7. Alternative Therapies
    On my recovery journey I utilized numerous alternative therapies. I found a number of these to be quite beneficial. The scientific research, for the most part has not yet been conducted. There are numerous reasons this has not yet happened. The two therapies I believe have the most potential to offer the greatest good in a relatively short time, at minimal cost are Craniosacral Therapy and Sound Therapy using tuning forks. Both of these therapies help to gently increase the flow of cranial-spinal fluid to the brain. I encourage research into these therapies, as well as into the entire range of alternative-complementary therapies.
    8. Integrate the Recovery Oriented Practices by Larry Davidson, Ph.D. as recommend by SAMSHA. Ten Things You Can Do to Be Recovery Oriented, Starting Today by Larry Davidson, Ph.D. For practitioners to fully embrace recovery, many changes are needed that require significant policy, program, and systems reform, which is why SAMHSA and other organizations are calling for a transformation of behavioral health care. However, the need for large-scale reform doesn’t mean behavioral health care providers cannot make important changes in their everyday practice while waiting for broader reform to take place. You’ll be surprised how small changes can make a big difference. Try these 10 steps with the people for whom you provide care. 1. Ask them how they would like to be referred to (first name, last name, nickname, etc.). Refer to them as people, not as diagnoses or disorders. Although doing so may initially seem unnecessary or awkward (e.g., referring to someone as “a woman with schizophrenia” or “a man with an opiate addiction”), talking—and even more important, thinking—about people as “schizophrenics” or “addicts” is disrespectful and not in line with recovery-oriented practice. 2. Ask if there is anything you can do to help them feel more comfortable during your time together. 3. Encourage them to ask questions about the care you or others are providing. To facilitate this question-and-answer exchange, inform them of your treatment plans before taking action (e.g., “Now I’m going to ask you a few questions about …” or “I need to get some information from you so I can …” or “I’d like to set up our next appointment, but first I want to see if you …”). This will allow them to prepare and pose questions at an appropriate time.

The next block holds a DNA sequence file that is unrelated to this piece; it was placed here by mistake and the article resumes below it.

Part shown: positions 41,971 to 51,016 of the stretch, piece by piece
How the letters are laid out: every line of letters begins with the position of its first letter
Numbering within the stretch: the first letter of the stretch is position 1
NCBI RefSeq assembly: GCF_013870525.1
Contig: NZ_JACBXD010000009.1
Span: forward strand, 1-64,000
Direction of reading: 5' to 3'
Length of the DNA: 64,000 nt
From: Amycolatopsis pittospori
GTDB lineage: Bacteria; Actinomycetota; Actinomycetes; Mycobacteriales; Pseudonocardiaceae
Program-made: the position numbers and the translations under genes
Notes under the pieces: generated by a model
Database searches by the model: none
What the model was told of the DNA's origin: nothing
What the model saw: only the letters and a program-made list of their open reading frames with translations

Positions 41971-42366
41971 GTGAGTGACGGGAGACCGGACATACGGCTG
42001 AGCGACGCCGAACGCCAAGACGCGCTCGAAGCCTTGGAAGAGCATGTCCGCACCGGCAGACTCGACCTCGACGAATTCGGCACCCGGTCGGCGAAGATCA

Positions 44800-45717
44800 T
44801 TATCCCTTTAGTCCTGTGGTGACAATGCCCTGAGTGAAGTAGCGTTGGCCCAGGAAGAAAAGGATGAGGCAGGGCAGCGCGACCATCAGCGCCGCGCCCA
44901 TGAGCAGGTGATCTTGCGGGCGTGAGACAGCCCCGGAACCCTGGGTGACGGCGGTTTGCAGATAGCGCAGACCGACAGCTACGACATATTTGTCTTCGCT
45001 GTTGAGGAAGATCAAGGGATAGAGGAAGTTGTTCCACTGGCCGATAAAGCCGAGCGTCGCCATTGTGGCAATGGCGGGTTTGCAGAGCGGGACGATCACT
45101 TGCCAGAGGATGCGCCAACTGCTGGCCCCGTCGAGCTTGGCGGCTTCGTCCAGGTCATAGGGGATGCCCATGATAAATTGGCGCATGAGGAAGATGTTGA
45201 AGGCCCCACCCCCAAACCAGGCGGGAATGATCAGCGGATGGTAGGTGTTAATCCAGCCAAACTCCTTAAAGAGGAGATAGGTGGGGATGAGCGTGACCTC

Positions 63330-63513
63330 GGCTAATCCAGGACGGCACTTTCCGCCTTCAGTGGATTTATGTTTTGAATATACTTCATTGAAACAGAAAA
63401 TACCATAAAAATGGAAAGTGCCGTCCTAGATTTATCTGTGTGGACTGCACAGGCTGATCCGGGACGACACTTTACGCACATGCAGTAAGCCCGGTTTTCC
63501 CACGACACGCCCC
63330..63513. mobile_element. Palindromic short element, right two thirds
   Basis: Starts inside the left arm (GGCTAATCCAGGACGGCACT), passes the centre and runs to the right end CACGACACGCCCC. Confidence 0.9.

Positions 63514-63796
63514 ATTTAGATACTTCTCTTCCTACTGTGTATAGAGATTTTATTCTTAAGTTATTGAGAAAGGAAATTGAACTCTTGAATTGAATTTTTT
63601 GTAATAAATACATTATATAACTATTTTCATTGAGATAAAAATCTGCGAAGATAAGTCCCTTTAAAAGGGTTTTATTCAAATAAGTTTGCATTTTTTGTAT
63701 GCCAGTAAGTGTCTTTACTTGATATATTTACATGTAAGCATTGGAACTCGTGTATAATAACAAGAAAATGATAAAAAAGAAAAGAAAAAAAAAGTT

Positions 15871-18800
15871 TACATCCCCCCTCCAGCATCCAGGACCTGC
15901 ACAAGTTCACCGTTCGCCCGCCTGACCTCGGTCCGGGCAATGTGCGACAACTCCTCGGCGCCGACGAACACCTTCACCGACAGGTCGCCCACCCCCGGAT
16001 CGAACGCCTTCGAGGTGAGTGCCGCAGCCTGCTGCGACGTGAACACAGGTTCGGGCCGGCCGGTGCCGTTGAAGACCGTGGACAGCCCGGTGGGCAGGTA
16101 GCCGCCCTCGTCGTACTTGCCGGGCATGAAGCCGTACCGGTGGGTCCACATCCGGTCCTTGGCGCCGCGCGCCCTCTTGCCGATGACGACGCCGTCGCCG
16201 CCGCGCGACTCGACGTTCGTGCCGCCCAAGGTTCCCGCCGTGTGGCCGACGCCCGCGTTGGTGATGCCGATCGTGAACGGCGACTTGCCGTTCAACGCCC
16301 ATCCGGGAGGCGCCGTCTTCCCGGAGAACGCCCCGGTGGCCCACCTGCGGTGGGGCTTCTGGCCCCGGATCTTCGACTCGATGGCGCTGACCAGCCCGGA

4. Enhance your service setting so it is dignified and conveys hope and compassion. Decorate the space with art and furniture and play music (if appropriate) that is appealing and culturally meaningful to the people for whom you provide care. Within the limits of your available resources, make the space one you also enjoy coming to every day. Pay particular attention to waiting areas and restrooms. 5. Eliminate artificial and unnecessary rules. These rules have typically been in place for a long time, whether for staff convenience (e.g., “towel hours” in inpatient units) or as a result of stigma. If rules are necessary, involve your patients in their development and communicate the reasons why they are needed to staff and patients. 6. Do not make rules to control patients’ behavior. These restrictions, which are often based on negative stereotypes about people with behavioral health conditions, can result in discriminatory practices that impede recovery. Examples include using “privilege” systems in inpatient units or residential programs, making access to resources contingent on treatment adherence (e.g., “I won’t refer you to supported employment until you take your meds for three months”), and attempting to control what people who are receiving care can and cannot do outside of treatment (e.g., “there can be no contact between group members outside of the group”). 7. Be mindful that the majority of people with behavioral health conditions have a history of trauma. Therefore, when conducting intake interviews, exploring psychosocial histories, and developing care plans, remember to ask people what helps them get through difficult times (e.g., spirituality), what would help them feel safe in your care, and whether or not they feel comfortable discussing their sexuality with you, as all three issues are pervasive human concerns that have been relatively neglected by behavioral health practitioners in the past. 8. Ask them if they know anyone who has recovered from or is in recovery from a behavioral health condition. If they don’t, offer to introduce them to people who have (or provide DVDs with relevant recovery narratives).